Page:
What I Remember from the Day:
It is the day before our office Christmas party.
Before going to bed I discover that I have 18 more calling cards in my black container. One of these I gave Mike Macho of JUSMAG, with my personal e-mail address and cyberspace links written on the back, in the Octagon this morning.
The Pope has arrived; unbeknownst to all he is in Stella Maris College, in Cubao. Last year he donated P350,000 to the school. Apparently he placed these in my brown, leather wallet to give the school, which I did. Today he hands me a black envelope. At first I am under the impression that the money is to be split between a friend and myself, but, of course, it is to be another donation to the school. I think of my collection of Italian books on art, and I wonder if the Pope should see them and whether I should donate them also to the school.
Next, I see a scene in which a black-and-white dog is being tortured to death by a group of small boys. It seems that the dog has done something wrong and that the boys are punishing him. Lino Brocka is somewhere in the vicinity and is addressing a group of people with his views on corruption and poverty.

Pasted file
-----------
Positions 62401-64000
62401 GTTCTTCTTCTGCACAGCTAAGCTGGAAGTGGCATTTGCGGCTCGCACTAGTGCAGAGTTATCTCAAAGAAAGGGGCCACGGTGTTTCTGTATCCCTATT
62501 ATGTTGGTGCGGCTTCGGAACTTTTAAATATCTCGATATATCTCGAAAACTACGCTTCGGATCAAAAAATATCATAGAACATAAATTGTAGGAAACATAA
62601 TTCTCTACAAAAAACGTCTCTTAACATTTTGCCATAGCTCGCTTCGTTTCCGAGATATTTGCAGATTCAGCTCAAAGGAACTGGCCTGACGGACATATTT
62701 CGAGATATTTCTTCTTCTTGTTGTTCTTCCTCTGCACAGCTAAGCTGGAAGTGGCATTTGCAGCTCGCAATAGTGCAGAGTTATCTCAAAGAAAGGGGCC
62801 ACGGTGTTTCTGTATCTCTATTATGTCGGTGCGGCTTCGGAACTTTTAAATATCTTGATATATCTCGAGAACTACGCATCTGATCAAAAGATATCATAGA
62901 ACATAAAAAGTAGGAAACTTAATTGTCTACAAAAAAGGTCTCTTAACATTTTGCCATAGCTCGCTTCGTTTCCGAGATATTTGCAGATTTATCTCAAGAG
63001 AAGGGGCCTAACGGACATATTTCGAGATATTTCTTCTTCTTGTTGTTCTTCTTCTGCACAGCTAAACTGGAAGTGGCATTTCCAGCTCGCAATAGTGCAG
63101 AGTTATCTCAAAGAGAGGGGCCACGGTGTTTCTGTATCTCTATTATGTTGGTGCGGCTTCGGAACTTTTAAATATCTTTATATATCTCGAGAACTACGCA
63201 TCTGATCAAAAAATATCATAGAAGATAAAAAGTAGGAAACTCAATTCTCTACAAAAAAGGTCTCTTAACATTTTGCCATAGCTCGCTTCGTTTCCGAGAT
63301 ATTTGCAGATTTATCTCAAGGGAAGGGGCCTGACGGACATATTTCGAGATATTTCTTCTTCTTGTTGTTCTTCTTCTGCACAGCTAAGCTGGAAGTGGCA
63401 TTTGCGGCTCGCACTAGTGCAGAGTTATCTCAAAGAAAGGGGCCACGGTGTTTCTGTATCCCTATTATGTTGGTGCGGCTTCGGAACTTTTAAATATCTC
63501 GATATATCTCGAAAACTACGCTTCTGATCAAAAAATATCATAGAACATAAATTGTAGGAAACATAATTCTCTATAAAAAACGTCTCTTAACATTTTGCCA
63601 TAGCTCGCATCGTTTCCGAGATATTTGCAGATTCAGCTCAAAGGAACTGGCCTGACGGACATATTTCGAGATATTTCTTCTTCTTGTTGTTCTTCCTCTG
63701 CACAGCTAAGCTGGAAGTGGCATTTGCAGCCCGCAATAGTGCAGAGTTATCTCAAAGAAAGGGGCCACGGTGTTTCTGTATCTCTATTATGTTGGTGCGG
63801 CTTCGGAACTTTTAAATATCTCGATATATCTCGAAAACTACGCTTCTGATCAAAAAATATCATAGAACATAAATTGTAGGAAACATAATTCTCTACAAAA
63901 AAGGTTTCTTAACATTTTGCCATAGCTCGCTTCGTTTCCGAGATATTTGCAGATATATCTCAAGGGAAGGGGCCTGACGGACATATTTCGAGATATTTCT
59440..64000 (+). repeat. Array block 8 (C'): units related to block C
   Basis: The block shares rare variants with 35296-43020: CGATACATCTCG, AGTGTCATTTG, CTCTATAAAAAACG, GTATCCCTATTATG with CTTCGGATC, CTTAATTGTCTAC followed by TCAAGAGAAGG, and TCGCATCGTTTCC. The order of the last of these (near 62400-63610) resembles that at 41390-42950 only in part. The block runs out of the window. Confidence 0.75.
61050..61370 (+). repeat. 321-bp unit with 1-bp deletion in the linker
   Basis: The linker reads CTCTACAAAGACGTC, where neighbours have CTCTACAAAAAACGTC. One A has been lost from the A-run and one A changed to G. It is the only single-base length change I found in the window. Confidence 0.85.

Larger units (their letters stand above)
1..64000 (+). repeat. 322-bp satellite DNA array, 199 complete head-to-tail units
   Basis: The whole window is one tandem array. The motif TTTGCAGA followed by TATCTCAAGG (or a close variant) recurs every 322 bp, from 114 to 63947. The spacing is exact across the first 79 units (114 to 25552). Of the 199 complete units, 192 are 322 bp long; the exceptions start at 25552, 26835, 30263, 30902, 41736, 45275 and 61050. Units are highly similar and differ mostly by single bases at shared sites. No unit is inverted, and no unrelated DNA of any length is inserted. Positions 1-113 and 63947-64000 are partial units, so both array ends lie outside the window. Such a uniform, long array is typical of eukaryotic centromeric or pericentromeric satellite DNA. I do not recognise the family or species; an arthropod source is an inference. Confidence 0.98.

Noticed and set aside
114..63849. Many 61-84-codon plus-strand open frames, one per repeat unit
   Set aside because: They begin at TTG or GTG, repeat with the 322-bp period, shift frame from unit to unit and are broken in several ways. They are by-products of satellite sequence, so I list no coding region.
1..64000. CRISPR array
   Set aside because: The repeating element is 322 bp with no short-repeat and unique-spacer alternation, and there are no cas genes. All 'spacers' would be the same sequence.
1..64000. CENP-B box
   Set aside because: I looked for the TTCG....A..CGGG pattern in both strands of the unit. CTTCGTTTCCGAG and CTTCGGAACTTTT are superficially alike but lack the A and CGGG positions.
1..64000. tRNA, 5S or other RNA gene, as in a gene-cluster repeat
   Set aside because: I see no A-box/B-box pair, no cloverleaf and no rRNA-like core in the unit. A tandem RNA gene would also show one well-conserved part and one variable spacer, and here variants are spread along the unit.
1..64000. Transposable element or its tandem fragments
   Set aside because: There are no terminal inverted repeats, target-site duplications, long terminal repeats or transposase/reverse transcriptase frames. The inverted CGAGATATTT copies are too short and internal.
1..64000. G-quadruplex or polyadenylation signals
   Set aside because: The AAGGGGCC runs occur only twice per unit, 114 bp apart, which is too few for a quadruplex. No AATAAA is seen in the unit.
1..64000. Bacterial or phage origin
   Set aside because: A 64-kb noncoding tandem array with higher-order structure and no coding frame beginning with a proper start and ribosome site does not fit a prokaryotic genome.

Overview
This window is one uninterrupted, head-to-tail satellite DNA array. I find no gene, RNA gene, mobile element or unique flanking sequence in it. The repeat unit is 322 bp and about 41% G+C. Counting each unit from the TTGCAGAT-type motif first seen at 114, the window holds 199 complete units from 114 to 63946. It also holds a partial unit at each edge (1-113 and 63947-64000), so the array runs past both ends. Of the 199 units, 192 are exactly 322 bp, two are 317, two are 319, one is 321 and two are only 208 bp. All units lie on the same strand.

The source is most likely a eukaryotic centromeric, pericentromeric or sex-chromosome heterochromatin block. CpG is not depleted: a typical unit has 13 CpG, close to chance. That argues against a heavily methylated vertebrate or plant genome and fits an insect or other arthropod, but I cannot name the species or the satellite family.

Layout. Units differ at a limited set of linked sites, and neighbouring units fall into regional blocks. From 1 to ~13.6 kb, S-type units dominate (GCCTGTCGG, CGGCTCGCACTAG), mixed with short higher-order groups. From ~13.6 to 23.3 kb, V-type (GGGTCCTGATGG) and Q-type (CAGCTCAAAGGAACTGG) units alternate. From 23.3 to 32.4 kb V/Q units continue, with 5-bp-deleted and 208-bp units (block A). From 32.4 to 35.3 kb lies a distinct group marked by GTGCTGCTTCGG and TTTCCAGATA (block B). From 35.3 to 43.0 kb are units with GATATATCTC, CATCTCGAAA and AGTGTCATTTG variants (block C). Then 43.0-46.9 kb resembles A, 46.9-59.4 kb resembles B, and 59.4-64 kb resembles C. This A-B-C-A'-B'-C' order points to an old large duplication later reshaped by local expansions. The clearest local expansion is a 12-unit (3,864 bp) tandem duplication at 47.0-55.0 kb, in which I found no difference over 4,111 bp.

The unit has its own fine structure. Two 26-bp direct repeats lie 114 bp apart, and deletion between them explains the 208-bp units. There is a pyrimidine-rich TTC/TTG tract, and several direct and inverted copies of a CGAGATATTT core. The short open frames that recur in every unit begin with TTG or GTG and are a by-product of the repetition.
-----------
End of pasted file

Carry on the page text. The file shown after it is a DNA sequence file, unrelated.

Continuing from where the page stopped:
A package arrives at home. It contains a statue of Mary, the betrothed wife of Joseph, which I intend to donate to the school on the occasion of the Pope's visit. It has no shipping list, but I want so much to know how much the statue costs. The Pope is not impressed with the statue and neither am I because it is made of resin, a substance with no value. The Pope says, "This is a bad idea."
This is a three-part dream. As I teach my students, when a dream comes in two or more parts, every part means the same thing; it is one message retold in different ways.
The only obvious bridges I find are money = calling cards and black envelope = black calling-card container.
The Pope is not literally the Pope but possibly my Higher Self or Superego.
I believe that my dream's message is that too much charity and too much sharing are not always a good idea. It leads to recipients wanting more and more. One ends up being "punished" by one's ego for giving one's arm as well as one's hand. Excessive charity and excessive sharing, therefore, actually encourage corruption and poverty.